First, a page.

Sunday 12 September 2010
Coulson faces a red card after scoring with sleaze
The dirty tricks used by the News of the World now haunt its former editor, writes Ruth Dudley Edwards
I haven't got much sympathy for Andy Coulson, director of communications at Number 10 Downing Street, as politicians and press call for his blood.
His enemies are alleging that when editor of the News of the World, he knew about the phone-hacking that landed one of his journalists in jail in January 2007.
Coulson resigned then to protect himself and proprietor Rupert Murdoch from embarrassing scrutiny and went to work for David Cameron, who believed he must emulate Tony Blair by having a ruthless bully as media handler.
As Blair explains in A Journey, when he became leader of the Labour Party, he was determined to have "a tabloid person" and lit on Alastair Campbell.
"I wanted a hard nut and had thought he was good; what I got was a genius."
Yes, Campbell was brilliant, but as he and his colleagues slaughtered John Major's government with the help of Max Clifford and sympathetic tabloids, they speeded up the discrediting of political life and left their own government vulnerable in turn.
As Blair puts it: "I came to regret the whole characterisation around the issue of so-called 'sleaze'. It was a media game, and in Opposition we played it.
"The goals were easy but the long-term consequences were disastrous."
In his own memoirs, Cameron may well agree.
It sits uncomfortably that a man so genuinely committed to supporting the family should have hired a representative of a breed that specialises in mercilessly destroying it.
Which leads me to the gifted 24-year-old Wayne Rooney, exposed by Coulson's old newspaper last Sunday as having had a few encounters with hookers; he is a laughing-stock, and in danger of losing his family and his sponsorship deals.
Papers whose readers desperately want Rooney to bring soccer glory to England are making a good attempt to ruin his life.
All last week, the tabloids were in a frenzy over this "football love rat" and his "sleazy vice-girl romps" with "a tarty two-some", who added to the story by being 'posh', thus enabling the press to revel in the heartbreak of their respectable middle-class parents.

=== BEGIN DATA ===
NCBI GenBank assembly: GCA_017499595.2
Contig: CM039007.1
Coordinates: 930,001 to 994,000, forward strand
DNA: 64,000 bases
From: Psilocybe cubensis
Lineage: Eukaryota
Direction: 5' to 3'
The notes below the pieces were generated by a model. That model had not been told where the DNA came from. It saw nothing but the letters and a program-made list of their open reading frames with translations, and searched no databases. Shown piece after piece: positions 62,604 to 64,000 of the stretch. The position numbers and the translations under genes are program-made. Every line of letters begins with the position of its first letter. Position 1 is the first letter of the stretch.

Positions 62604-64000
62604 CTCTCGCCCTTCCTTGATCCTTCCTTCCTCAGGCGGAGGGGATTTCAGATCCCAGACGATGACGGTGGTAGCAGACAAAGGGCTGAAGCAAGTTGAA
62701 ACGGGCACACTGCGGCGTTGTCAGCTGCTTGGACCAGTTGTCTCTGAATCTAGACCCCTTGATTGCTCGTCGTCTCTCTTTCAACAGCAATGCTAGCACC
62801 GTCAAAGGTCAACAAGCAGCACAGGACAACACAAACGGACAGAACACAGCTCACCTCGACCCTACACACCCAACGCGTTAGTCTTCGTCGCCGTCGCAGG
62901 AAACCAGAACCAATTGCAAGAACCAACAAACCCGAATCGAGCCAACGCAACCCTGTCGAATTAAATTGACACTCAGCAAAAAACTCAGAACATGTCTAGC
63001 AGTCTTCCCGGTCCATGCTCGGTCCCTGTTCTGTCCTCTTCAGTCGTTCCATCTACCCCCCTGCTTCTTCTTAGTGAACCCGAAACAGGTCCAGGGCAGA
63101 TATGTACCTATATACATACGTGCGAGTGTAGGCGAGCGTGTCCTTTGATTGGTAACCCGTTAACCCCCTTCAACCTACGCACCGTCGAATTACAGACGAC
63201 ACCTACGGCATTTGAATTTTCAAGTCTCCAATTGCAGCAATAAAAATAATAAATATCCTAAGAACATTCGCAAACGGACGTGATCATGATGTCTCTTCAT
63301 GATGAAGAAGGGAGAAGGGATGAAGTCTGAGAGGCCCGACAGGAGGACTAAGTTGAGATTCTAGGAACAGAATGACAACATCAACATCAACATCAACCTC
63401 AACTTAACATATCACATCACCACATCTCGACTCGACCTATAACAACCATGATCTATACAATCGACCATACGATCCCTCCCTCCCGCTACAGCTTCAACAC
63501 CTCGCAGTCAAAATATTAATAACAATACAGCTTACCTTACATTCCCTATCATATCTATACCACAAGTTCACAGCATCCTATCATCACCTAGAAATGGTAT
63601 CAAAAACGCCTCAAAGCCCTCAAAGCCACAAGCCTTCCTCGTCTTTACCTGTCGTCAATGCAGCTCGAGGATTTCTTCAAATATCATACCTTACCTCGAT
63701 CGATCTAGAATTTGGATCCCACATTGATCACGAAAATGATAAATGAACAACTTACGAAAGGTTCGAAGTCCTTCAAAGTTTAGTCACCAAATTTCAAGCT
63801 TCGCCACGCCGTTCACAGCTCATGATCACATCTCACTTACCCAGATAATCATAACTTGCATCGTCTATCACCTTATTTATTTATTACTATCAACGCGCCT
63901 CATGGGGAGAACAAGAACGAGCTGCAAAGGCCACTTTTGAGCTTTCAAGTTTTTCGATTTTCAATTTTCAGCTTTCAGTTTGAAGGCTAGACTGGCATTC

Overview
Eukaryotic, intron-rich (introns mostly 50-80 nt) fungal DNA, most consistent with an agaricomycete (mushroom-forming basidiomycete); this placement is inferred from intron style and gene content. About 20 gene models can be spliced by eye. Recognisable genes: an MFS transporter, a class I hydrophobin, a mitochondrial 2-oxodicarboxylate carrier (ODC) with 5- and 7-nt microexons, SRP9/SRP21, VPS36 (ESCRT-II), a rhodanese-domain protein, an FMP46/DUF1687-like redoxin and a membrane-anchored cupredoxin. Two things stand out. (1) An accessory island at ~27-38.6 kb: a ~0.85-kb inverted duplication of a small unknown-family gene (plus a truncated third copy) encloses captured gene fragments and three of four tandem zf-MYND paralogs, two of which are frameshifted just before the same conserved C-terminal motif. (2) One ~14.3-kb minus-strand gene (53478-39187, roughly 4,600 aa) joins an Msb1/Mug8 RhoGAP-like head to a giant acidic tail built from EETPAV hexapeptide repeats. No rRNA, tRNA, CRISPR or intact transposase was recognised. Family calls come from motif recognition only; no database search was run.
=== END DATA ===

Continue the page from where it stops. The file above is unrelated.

The cruelty has been relentless: 'The Shame of Wayne: Day Six', 'Preggers Coleen Drove Me To Tarts', 'Nowhere To Hide' and the contribution from Kelvin MacKenzie, an infamous Sun editor, who named Wayne Rooney the 'Thickest Man On The Planet'.
No one has ever accused Rooney of having much in the way of brains, and since he was on Everton's youth team from the age of 10, there hasn't been much time for education.
He acknowledges this with the tattoo inside his right forearm of the words 'Just Enough Education to Perform' -- the title of an album by his favourite band, Stereophonics.
Although he has a smart wife whom he's been with for eight years and a baby son, like most obscenely wealthy young men involved in the decadent and exploitative world that is modern-day soccer, he finds fidelity beyond him.
The strange mores of the footballing world were illustrated by a baffling tweet from Coleen's cousin Natalie:
"Other footballers have girls begging to have sex with them. He pays for it. Lost all my respect for him now!"
Will Coleen walk, taking baby Kai with her?
Or will she try to save the marriage and Brand Rooney?
These are the questions preoccupying the press. In addition to the £6m (€7.2m) or so he is paid by Manchester United, Wayne makes more than £2.5m (€3m) a year from sponsors.
Coleen isn't far behind: her OK! column alone brings in £42,000 (€50,900) a month. Celebrity couples are where it's all at in branding terms, we're told, and the Rooneys could yet match the Beckhams if they get back together again. Love isn't being mentioned much.
The British tabloid press is a disgrace.
It was Rupert Murdoch who debased what had once been a decent profession. Hugh Cudlipp, a good man about whom I once wrote a book, was the finest tabloid editor ever and a great campaigning journalist.
He wrote in 1988 of what had happened when, in 1969, Murdoch bought the News of the World and the Sun.
"It was the dawn of the Dark Ages of tabloid journalism, the decades, still with us, when the proprietors and editors -- not all, but most -- decided that playing a continuing role in public enlightenment was no longer any business of the popular Press. Information about foreign affairs was relegated to a three-inch yapping editorial insulting foreigners.
"It was the age when investigative journalism in the public interest shed its integrity and became intrusive journalism for the prurient, when nothing, however personal, was any longer secret or sacred and the basic human right to privacy was banished in the interest of publishing profit -- when the daily nipple-count and the sleazy stories about bonking bimbos achieved a dominant influence in the circulation charts."
Andy Coulson has played his part in dragging standards down even further.
I won't weep if he's forced out of his job.
Ruth Dudley Edwards